3 Reasons Doing “Devotions” with Your Spouse is Difficult and 6 Ways to Help

3 Reasons Doing "Devotions" With Your Spouse is Difficult

And 6 Ways to Help

3 Reasons Doing “Devotions” with your spouse is difficult and 6 ways to help

 

Living a mutually beneficial life of devotion to Jesus as a couple is a beautiful thing to see. I’ve seen many couples do this and asked some of them how and if they do devotions together. Many do, and they enjoy the time of study together and if that is you, I’m excited for you! There are others though, that don’t find devotions as a couple to be quite that simple.

 

I was speaking to someone that has asked me to mentor him, he was describing how difficult it was for he and his wife to try and do devotions. By “devotions” I mean the formal kind, the ones that some Christians believe that they need to take part in if they want to be a “good Christian couple,” where you open a bible together and read it and study in unison, sharing your personal insights to the passage you are reading simultaneously.

 

He described frustration and anxiety in the midst of trying to study together. He found himself frustrated by her insights.

 

It turns out that my wife and I had a similar problem.

 

Many might suggest a need for practice or that there must be a spiritual disconnect. But I would argue that, that isn’t actually the case – at least not in the two situations I’m describing above.

 

Both couples love to go to church and discuss insights received from others speaking. We love to teach our kids things and bounce back and forth, sharing the opportunity and responsibility of answering hard spiritual question with our kids. We love Jesus and love seeing others fall in love with him, and in this case both couples are in ministry as well.

 

So what is happening? Why would devotions as a couple be so difficult?

 

Here are some potential reasons:

 

  1. It takes practice. Anything new takes practice and is uncomfortable at first, so yes it could be that you simply need to keep trying until you learn each other’s learning and teaching style.
  2. One or both of you may have a teaching gift. Asking a teacher to read a passage with the intention of finding insights and teaching it, and then subjecting them to someone else teaching them about the topic they are now passionate about, is bound to cause conflict. Honestly, I believe that this is the case for both of the above listed couples. I know it resonates with me. When I get passionate about teaching something, I want to share it. In fact, the act of sharing that insight with someone else is the culmination of my gift-set in that moment. Having to sit and listen to someone else’s thoughts obstructs that so it can make it hard to receive and increase frustration.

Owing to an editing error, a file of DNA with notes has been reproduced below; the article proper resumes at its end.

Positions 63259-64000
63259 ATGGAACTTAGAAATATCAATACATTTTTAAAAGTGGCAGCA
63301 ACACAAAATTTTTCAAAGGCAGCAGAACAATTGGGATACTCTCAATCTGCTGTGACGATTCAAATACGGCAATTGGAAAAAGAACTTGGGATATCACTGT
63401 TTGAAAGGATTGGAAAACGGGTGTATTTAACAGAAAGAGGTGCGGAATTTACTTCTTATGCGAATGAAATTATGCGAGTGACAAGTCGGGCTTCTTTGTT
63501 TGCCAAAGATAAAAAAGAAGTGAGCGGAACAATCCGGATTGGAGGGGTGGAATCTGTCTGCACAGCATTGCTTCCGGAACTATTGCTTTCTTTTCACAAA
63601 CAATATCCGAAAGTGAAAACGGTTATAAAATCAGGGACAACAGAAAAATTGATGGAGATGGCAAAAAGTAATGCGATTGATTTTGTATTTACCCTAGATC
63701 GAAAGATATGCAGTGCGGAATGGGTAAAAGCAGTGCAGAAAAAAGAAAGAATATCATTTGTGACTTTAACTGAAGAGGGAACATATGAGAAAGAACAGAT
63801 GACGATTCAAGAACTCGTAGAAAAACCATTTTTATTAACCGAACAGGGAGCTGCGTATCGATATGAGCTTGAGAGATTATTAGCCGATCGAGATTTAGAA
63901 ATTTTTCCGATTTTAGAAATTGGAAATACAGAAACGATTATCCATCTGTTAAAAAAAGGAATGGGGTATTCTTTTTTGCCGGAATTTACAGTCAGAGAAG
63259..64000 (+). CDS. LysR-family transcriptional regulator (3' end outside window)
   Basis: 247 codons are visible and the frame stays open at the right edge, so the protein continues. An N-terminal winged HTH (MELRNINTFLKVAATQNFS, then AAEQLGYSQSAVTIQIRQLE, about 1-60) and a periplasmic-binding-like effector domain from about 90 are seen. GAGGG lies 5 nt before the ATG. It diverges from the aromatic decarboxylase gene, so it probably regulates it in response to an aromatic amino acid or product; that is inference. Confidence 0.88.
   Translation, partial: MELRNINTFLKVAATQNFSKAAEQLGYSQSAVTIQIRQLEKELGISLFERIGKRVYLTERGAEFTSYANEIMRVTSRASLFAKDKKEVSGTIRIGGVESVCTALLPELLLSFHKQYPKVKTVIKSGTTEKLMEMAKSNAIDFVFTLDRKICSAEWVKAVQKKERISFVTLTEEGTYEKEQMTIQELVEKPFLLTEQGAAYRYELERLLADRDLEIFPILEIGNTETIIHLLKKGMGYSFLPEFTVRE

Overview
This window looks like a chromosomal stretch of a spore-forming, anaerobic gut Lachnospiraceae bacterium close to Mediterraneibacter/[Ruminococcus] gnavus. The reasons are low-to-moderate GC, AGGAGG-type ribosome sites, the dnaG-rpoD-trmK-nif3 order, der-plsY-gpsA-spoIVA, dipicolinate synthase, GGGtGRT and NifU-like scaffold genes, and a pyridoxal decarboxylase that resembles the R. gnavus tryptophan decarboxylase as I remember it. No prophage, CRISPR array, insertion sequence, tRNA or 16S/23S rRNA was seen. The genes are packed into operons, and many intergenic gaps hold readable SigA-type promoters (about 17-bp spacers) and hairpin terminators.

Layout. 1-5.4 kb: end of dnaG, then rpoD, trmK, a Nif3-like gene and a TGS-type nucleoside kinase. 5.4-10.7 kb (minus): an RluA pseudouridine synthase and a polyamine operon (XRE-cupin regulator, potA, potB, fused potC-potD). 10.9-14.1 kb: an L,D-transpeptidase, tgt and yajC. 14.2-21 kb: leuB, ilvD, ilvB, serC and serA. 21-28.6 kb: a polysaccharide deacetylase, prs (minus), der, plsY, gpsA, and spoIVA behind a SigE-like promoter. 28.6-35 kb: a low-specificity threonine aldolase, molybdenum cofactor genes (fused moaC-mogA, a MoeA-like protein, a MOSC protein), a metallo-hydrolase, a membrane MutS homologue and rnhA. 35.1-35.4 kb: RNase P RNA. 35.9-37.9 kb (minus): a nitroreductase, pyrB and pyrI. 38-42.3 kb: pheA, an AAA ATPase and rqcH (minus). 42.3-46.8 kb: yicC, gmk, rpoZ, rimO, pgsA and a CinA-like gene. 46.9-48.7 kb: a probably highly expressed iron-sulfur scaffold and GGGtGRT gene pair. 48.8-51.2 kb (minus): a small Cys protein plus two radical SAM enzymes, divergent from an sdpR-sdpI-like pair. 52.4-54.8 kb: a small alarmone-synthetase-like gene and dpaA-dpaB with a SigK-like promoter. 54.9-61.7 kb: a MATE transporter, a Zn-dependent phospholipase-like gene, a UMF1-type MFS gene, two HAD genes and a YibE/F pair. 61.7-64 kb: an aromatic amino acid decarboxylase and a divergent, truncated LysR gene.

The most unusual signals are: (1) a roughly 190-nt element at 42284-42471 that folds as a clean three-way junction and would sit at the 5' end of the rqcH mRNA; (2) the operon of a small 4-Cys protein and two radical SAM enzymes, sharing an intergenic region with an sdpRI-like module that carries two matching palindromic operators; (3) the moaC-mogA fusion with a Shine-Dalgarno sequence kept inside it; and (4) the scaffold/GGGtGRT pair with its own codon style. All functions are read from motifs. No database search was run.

3. Formal isn’t always necessary, or good. Maybe a sit-down devotional book isn’t the best fit for every couple. Doing things formally, although not bad, isn’t necessarily the best or most effective way to learn things. We hear all of the time that kids learn better when they get involved practically. Using their hands to engage in things like science projects for example. The lessons and impact is different when there is real life application. We also know and hear all of the time that learning things “organically” is deeply impacting as well. For example, when we are walking through a park and see a homeless man, we engage with the subjects of compassion and justice and interact with what the bible says with our kids, and the lesson permeates deeply into their soul. This is FAR more effective than discussing compassion and justice in a classroom. Yes, it’s hard to plan for these things because we have to be ready in the moment, so making sure you cover specific topics will be hard but is possibly not necessary, either way though the impact is far greater and more natural.

 

 

What can we do about it?

 

  1. Consider how you can engage in organic and practical conversations and mutual lessons as a couple when relating to scripture. Start paying attention to the world around you and make spiritual conversations a part of your daily life.
  2. Pray together. This can be awkward too, but practice and listen to your spouse’s heart as they express themselves to God.
  3. You may need to pray for a deeper longing and appreciation for His word.
  4. Try a different devotional book, maybe the ones you’ve tried weren’t a good fit for you as a couple.
  5. Consider taking turns teaching. Instead of mutually reading the same passage to both share insights, one of you comes into it with an attitude of receiving and listening instead of speaking and teaching.
  6. Consider that the word “devotion” is about a lifestyle, to live a life where all of your energy is invested in one direction, how does this reality change your approach to mutual devotion times together?

 

 

As you explore what being devoted together looks like, remember that it takes practice. You have been living life alone for a long time and adjusting to another person involved can be hard. Also remember that discomfort and frustration are normal as you move forward and continue exploring a life of devotion (both formally and/or informally) looks like together.

 

Finding a way to share what God is doing in your life individually with your spouse is VITAL to your growth and connection as a couple. If formal devotions are easy for you, consider expanding and adding to them. If they are more difficult, take the time to notice the faith connections you do have and appreciate them, and consider continuing to work hard to find a way to connect on a slightly more formal level as well. Fighting to connect spiritually is ALWAYS beneficial to your marriage.